Carl Theodor Dreyer (1889-1968) is Danish cinema's most celebrated director and is still, to this day, an inspiration to artists and filmmakers. Paul Auster, for one, sends his character in "Invisible" (2009) to the cinema to watch Dreyer's "The Word". Director Carlos Reygadas embodied the miracle of resurrection from "The Word" in his Cannes Jury Prize winner "Silent Light" (2007). And Guillermo del Toro gave an audio commentary on a 2008 edition of "Vampyr", stressing the film's heavy influence on him.
Dreyer's films remain in high demand around the world at festivals and events. In 2010 alone they have screened in Berlin, Munich and Seoul, and this fall "The Passion of Joan of Arc" will be travelling to Toronto, chosen as #1 on TIFF's The Essential 100, a tribute to the 100 most influential films of all time that is to kick off the opening of the Bell Lightbox in Toronto.
Search for perfection
While the general image of Dreyer is that of a grave, elderly gentleman, his youthful years tell an entirely different story. Prior to his film career Dreyer was a reckless tabloid journalist, a flying stuntman and a balloon pilot.
Some have noted that this drive and determination followed him throughout his cinematic career, albeit in a calmer form. The youthful energy turned into a restless search for perfection in his films that made him work meticulously on all aspects of the production: script, design, locations, lighting, casting.
Dreyer directed 14 feature films and 8 shorts. His debut came in 1918 at Nordisk Film with "The President", and after yet another production at Nordisk, the ambitious "Leaves Out of The Book of Satan", Dreyer's career continued in Sweden, Germany, Norway and France.
In France Dreyer directed his masterpiece "The Passion of Joan of Arc" in 1928, his last silent film, followed by "Vampyr" in 1932. The next three decades saw his three signature works "Day of Wrath" (1943), "The Word" (1955) and "Gertrud" (1964).
Upon his death Dreyer left several unrealised scripts, among them his life's work "Jesus of Nazareth", for which he learnt Hebrew, and "Medea", filmed by Lars von Trier in 1988 for TV. From 1952 and to his death Dreyer was manager of the film theatre Dagmar in Copenhagen, and in 1959 published the book "Om filmen" ("Dreyer in Double Reflection").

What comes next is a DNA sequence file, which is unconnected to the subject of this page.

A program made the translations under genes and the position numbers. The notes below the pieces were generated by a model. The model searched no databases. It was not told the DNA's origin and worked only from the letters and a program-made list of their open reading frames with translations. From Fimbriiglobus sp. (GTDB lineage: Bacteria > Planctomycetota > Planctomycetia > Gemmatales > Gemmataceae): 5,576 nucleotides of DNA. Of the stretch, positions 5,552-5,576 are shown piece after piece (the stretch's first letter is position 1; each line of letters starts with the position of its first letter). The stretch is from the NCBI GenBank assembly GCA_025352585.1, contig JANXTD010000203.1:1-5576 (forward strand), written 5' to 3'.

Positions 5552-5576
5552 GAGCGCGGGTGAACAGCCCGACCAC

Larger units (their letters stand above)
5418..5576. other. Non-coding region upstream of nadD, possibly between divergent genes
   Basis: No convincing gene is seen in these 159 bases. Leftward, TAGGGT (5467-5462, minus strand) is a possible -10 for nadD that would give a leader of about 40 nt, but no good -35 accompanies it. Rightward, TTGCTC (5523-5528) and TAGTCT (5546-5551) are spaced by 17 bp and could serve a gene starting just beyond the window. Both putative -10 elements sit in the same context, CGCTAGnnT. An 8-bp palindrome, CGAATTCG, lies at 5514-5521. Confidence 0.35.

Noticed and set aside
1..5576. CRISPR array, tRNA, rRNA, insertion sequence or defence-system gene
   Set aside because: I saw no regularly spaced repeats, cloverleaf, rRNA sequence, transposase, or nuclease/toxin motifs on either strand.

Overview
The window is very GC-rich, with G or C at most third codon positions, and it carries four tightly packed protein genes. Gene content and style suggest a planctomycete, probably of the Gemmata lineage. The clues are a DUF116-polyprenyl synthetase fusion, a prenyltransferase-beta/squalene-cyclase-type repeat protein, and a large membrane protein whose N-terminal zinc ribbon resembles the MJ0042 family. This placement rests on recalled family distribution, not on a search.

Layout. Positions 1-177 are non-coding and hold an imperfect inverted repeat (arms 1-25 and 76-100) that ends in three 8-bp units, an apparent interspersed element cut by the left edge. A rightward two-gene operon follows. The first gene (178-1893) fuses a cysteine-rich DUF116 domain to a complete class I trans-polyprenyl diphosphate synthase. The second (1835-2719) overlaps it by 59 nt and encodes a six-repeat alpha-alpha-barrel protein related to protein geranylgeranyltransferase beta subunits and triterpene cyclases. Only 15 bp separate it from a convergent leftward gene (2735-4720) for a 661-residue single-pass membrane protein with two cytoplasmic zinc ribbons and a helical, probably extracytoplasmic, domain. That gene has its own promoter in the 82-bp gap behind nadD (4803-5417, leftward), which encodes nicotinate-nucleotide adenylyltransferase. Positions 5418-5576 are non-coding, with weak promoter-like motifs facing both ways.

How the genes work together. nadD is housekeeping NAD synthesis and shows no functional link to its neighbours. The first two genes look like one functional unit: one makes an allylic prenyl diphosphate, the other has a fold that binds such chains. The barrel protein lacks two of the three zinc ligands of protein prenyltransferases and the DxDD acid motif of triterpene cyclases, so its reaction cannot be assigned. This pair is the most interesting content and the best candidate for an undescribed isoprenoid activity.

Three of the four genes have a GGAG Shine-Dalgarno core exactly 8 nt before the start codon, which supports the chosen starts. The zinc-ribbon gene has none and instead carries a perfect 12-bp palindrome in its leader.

Dreyer's work is born out of an interest in human existence and how it unfolds in a struggle between the individual's expressiveness and the pressure of dogmatic tyranny. Lars von Trier stated early on that the hallmark of Dreyer's art is "the passion of the pure-hearted" – and there is no doubt that Trier, in "Breaking the Waves" and "Dancer in the Dark", was inspired by Dreyer's uncompromising expression of pure emotion that has the strength to work miracles.
Unique collection now online
The Dreyer website invites you to take a closer look at a cinematic giant and his many-faceted life. The site is based mainly on donations from Dreyer's estate in 1975 and presents a collection of original scripts, research material for several of his unrealised film projects, personal letters, photos, film clips, newspaper clippings, film awards and parts of Dreyer's book collection.
International experts and filmmakers contribute with new perspectives on Dreyer's oeuvre. David Bordwell (US), James Schamus (US), Casper Tyberg (DK), Stephan Schröder (DE), Amanda Doxtater (US), Claire Thomson (UK), Mark Sandberg (US) and several others, cover many different aspects of Dreyer's work and life – from discussions of Dreyer as a sadistic director, his visual style, his take on women, Dreyer the daredevil, to the tactile sensuousness of Dreyer's film art, to name but a few.
This website is published by the Danish Film Institute and has been made possible through a generous donation from the Velux Foundation.